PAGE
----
An Interview with Monique Hyman, president, History Graduate Student Association

Wed, 02/28/24
Monique Hyman

Tell us a little bit about yourself!

I was an English major in undergrad. But what I enjoyed most in college was being on the Policy Debate team. I loved reading up on a topic, and then presenting my arguments. This exposed me to many thinkers and their ideas, like Derrida and Foucault, and it made me feel part of the academic community. I won a national debate championship (which one?), and I worked in Rwanda helping with their debating teams.

I had majored in English to become a lawyer, and I worked as a paralegal for a while, but after my experience with debate, I decided to become an academic instead. Being part of Policy Debate changed the direction of my professional life.

I decided to do an MA in History, because that was the aspect of English I had enjoyed most – the context in which the books were written. I was more interested in why ideas were circulating at certain times than analyzing the stories themselves. I saw my master’s degree as a steppingstone toward the Ph.D.

What topic are you working on for your Ph.D. dissertation?

I am working on American history from the 1960s to the 1990s. For my master’s thesis, I looked at U.S. history textbooks adopted by Texas from 1965 to 1980. I focused on how Mexican Americans and African Americans were represented in these textbooks, and how the narrative changed from the end of the civil rights movement to the conservative backlash of the 1980s.

I see school history textbooks as falling in the domain of public history, as they are one of the means in which the public is introduced to history. It is not through academic monographs that most Americans learn the stories of their country, but through their school textbook from which their teacher draws.

Texas has a centralized adoption process for school textbooks. Every three years, school districts choose from a selection of history textbooks. And given that it is a very big market, textbook publishing companies are concerned to follow the narrative that will make them competitive in a state like Texas. But the textbooks will also be adopted by other states.

For my Ph.D. dissertation, I will expand my topic and review the debates about history in school textbooks in both Florida and Texas from the early 1960s to 2000. So far, it has been relatively easy to purchase old history schoolbooks. Looking at these books from the 1960s, I see the doodles that students left, which makes it a fun read. Groovy, man.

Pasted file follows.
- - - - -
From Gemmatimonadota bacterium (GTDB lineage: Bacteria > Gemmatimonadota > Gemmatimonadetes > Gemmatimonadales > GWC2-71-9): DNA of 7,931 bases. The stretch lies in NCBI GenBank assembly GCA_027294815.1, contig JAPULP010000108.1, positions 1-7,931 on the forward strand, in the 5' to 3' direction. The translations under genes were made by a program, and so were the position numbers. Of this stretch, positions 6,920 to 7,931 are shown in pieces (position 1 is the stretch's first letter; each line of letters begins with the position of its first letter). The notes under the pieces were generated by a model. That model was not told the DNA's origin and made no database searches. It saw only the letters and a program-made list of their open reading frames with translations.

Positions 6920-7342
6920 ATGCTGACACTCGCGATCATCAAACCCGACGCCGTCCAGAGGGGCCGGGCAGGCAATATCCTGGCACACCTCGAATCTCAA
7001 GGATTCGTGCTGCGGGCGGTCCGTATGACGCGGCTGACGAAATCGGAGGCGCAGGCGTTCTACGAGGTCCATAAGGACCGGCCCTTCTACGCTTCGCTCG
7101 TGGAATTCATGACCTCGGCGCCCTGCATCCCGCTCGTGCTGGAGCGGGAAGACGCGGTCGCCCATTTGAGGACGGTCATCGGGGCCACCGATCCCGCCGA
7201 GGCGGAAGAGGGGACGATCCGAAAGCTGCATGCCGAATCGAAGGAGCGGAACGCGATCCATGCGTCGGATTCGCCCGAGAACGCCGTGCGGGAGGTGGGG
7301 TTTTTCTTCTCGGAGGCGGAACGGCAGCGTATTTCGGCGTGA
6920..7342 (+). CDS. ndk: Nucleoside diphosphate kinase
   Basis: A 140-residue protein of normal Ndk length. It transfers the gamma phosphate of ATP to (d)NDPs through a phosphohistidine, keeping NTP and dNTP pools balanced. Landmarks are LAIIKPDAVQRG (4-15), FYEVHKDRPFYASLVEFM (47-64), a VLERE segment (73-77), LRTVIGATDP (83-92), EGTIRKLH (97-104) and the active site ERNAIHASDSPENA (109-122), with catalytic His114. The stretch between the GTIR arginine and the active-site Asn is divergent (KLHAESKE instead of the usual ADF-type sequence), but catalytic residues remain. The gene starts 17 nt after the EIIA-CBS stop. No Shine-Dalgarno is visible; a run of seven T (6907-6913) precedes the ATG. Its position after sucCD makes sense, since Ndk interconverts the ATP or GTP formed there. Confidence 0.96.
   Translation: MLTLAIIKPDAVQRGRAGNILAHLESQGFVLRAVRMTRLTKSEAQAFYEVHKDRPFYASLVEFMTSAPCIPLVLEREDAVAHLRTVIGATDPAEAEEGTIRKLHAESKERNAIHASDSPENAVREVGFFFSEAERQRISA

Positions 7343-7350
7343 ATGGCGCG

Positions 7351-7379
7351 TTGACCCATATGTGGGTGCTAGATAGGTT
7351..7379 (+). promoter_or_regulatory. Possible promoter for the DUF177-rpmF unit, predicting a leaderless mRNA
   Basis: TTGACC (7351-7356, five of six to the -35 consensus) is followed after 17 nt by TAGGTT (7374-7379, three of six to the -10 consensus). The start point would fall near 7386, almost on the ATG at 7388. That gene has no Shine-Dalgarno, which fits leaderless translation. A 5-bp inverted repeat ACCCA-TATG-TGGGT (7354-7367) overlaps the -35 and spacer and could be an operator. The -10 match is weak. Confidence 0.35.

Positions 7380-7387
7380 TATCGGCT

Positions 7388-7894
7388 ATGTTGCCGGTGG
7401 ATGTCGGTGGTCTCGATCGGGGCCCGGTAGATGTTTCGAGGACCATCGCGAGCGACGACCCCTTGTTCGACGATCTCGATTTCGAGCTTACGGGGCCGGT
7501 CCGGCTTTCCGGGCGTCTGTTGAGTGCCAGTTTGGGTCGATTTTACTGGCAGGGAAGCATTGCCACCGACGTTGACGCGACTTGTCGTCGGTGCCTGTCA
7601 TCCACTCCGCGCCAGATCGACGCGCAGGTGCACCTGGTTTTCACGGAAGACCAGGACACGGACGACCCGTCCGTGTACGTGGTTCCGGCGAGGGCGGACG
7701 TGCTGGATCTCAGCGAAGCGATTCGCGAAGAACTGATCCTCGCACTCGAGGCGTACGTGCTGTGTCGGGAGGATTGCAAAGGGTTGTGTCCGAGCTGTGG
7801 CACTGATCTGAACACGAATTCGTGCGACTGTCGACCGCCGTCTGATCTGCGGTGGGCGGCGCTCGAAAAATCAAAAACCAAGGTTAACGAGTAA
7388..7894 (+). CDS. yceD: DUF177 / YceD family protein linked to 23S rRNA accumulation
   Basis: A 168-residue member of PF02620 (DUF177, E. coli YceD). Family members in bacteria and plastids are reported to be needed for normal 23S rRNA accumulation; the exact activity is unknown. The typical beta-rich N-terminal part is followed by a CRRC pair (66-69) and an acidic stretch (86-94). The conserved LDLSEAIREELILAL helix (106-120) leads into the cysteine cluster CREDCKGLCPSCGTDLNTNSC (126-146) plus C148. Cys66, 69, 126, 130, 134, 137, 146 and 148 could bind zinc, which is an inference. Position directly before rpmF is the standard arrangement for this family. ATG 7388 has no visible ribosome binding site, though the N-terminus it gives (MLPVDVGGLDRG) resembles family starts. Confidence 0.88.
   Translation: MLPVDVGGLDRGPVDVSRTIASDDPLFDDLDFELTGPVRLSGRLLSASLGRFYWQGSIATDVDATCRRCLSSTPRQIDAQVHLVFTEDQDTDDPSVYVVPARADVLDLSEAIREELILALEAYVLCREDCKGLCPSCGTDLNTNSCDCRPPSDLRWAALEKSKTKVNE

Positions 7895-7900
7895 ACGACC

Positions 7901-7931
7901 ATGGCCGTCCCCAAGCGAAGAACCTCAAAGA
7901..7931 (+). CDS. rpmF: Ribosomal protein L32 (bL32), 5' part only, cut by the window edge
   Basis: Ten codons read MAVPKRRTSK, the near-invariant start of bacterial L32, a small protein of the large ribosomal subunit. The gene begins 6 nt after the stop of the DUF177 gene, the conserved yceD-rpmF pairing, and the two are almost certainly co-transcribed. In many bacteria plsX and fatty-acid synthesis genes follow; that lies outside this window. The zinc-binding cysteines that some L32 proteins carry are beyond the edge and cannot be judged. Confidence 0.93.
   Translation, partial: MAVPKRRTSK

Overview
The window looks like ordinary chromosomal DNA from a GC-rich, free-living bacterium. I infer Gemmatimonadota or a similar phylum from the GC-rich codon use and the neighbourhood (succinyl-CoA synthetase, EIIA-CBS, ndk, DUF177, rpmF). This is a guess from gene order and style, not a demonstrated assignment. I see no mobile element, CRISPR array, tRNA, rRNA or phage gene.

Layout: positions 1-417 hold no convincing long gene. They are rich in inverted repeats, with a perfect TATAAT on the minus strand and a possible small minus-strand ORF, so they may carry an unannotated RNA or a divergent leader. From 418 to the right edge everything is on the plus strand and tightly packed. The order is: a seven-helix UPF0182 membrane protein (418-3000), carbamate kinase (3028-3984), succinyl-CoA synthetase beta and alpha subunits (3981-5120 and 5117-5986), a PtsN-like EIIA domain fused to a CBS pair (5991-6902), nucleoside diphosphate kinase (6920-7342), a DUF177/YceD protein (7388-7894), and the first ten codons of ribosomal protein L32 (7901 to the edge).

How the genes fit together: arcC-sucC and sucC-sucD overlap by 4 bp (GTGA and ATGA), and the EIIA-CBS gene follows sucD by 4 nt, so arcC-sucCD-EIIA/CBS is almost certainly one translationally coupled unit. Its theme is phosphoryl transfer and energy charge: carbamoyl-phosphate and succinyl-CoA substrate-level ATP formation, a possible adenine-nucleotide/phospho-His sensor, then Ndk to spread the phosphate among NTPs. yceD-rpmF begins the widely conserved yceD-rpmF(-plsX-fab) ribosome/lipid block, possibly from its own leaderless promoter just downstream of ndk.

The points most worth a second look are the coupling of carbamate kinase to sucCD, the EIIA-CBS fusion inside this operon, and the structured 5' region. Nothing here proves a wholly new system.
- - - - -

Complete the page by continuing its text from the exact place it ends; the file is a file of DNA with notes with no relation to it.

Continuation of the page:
What are your minor fields?

Middle East, U.S. history before 1877, and public history. The history of the Middle East is a passion of mine, I am interested in the ethnic, cultural and linguistic diversity of the region. The history of the U.S. before 1877 complements my work on modern American history and is a mandatory field for modern American history grad students. And I am really interested in taking history to the wider public through documentaries. So, public history seemed a great fit.

You are the current president of the HGSA. What do you do in that role?

The main roles of the HGSA are to be a liaison between graduate students and faculty, to provide a community for the graduate students, and to advance grad student professionalization. As president, I set the tone of what we will be doing during the year. I suggest events we should hold, like Diversity Day, which we have done now twice to great success. I influence how often we meet and what we do, like tabling at Market Wednesday. I help liaise between the different officers and foster communication.

Do you have any previous experience with a student organization?  

Yes, I was a member of student government in high school, and as an MA student, I was also a member of the History Club. But this is my first time in a leadership position.

What can graduate students gain from being a member of the HGSA?

I think the most important role for the grad student association is to be a community for its members. Graduate school can be very isolating, the HGSA provides ways of meeting other graduate students. We host social events to allow our members to meet and talk.

We also organize an annual graduate student conference, and members can gain experience in planning and organizing such an academic event: identifying and inviting the keynote speaker, liaising with other academic departments, creating the conference program, organizing vendors, planning lunch. We will have a place for graduate students to get professional head shots, and there will be a best paper presented contest. Members can learn a lot of skills through participating in the conference; you are part of a project that is bigger than yourself.